We do not have time to deal with the many ways of creating this focus, but the power of 1% is a good starting point. If the average business improves all its activities by 1%, the profit will be increased by circa 27%. The most important dimension of this is pricing, which often requires much more attention than it receives from the GM. 

The focus on making money is the core objective, but a GM has to focus on other aspects of the business in order to achieve this basic financial objective; in particular, the following points.

Make sure the business does the RIGHT THINGS vs. just doing things right.

Inspire and lead. Use the points in this paper to create a winning team.

Make sure the business does things right. Best practice, constant innovation, compliance, good service, good quality, etc.

These simple but key areas of focus can often be difficult to achieve, or even identify! Especially in the larger, more process-driven companies. Remember the basics and keep it simple. Cash is King! (Today probably Ace, Jack and Queen as well!)

Note: Customers were not mentioned and yes they are, of course, vitally important, because if you do not provide them with what they require, they will leave. However, customers are not always right. (Did he really say that! Yes he did!) The GM has to cull out bad customers, as most sales teams will not let any customer go! They are easily recognized as they typically have certain collective defining characteristics: low margins, demanding, complaining and taking more time than other customers. Do something about them. Doubling prices often has far better results than you may expect.

Management vs. Leadership

In order to generate the cash that the business requires, the manager not only has to manage, but also has to lead a team of people to achieve the defined business objectives. We all have a leadership responsibility, even if only to ourselves. We may also have a formal management responsibility, which usually comes as a result of positional power, but leading and working with people has these two main components.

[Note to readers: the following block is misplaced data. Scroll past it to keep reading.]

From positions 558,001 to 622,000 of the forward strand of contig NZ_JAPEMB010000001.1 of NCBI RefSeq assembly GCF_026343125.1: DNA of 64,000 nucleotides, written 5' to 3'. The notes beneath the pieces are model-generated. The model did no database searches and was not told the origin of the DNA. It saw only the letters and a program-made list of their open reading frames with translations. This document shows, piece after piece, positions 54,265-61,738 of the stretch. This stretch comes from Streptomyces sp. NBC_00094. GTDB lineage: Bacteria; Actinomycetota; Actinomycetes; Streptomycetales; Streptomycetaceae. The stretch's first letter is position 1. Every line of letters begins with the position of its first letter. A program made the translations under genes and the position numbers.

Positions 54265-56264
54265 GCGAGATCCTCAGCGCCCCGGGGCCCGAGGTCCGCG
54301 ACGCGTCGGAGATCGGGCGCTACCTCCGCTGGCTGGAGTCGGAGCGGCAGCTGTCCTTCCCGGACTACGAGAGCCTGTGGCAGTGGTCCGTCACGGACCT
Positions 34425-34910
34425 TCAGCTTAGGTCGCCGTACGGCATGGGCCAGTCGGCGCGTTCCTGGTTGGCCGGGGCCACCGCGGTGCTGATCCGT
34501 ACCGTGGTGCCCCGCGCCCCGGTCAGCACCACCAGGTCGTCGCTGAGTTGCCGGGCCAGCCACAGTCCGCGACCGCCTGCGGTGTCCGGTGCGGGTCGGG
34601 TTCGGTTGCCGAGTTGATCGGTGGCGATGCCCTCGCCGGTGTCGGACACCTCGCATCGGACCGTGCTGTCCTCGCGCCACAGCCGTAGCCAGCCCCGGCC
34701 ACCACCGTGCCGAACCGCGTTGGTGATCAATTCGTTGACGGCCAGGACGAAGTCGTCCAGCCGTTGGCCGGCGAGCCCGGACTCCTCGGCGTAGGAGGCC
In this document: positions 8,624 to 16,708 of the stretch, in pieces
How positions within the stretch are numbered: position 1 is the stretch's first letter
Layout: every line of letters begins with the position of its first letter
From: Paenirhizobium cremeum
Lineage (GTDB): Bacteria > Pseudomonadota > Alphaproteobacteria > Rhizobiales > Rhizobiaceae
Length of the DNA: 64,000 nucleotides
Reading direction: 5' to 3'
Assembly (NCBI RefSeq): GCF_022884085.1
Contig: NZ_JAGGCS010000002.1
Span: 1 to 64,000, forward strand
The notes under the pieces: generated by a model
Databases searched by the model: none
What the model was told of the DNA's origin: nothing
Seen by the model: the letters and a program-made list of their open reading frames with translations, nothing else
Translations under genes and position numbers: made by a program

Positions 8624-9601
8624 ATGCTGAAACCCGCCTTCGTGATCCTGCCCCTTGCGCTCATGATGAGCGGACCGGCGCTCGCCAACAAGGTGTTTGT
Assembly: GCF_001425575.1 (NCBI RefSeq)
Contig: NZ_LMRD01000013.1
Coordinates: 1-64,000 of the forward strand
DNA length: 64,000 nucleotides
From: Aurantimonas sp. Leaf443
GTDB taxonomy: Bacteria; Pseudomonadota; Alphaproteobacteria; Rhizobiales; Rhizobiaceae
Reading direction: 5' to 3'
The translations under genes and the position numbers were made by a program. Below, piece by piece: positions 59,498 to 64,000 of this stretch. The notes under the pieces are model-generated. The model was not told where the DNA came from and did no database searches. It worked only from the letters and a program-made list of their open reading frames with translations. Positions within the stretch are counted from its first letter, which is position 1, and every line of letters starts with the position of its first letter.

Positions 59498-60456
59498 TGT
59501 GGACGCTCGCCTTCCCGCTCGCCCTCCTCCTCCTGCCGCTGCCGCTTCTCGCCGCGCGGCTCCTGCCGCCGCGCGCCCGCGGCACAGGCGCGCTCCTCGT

The key differences between managing and leading are listed below. This should act a guide to illustrate why inspirational leaders are usually the most effective in achieving the best results.




Gains respect/commitment

Facilitates on problem solving

Listens and understands

Goals driven by desire


High emotional intelligence


Tries to control

Orders others, dictates

Instills fears

Hears and talks

Uses positional power

Solves problems

Driven by personal need

Relies on I.Q. and intelligence

A final thought on leadership. Who we are defines our leadership ability.

Teams have to buy into the leader before they buy into anything else.

Human Energy

The last area I would like to discuss is energy and how our personal energy can dramatically affect how we perform and, more importantly, how the business collectively performs. A basic law of physics is that energy cannot be created or destroyed; it just changes from one state to another, as in heat to light, etc. In some ways the same applies to human energy in that we can change how people feel about situations and consequently, how they feel may increase or decrease their motivation, engagement and ultimately their effectiveness.

“I've learned that people will forget what you said, people will forget what you did,
but people will never forget how you made them feel.”

—Maya Angelou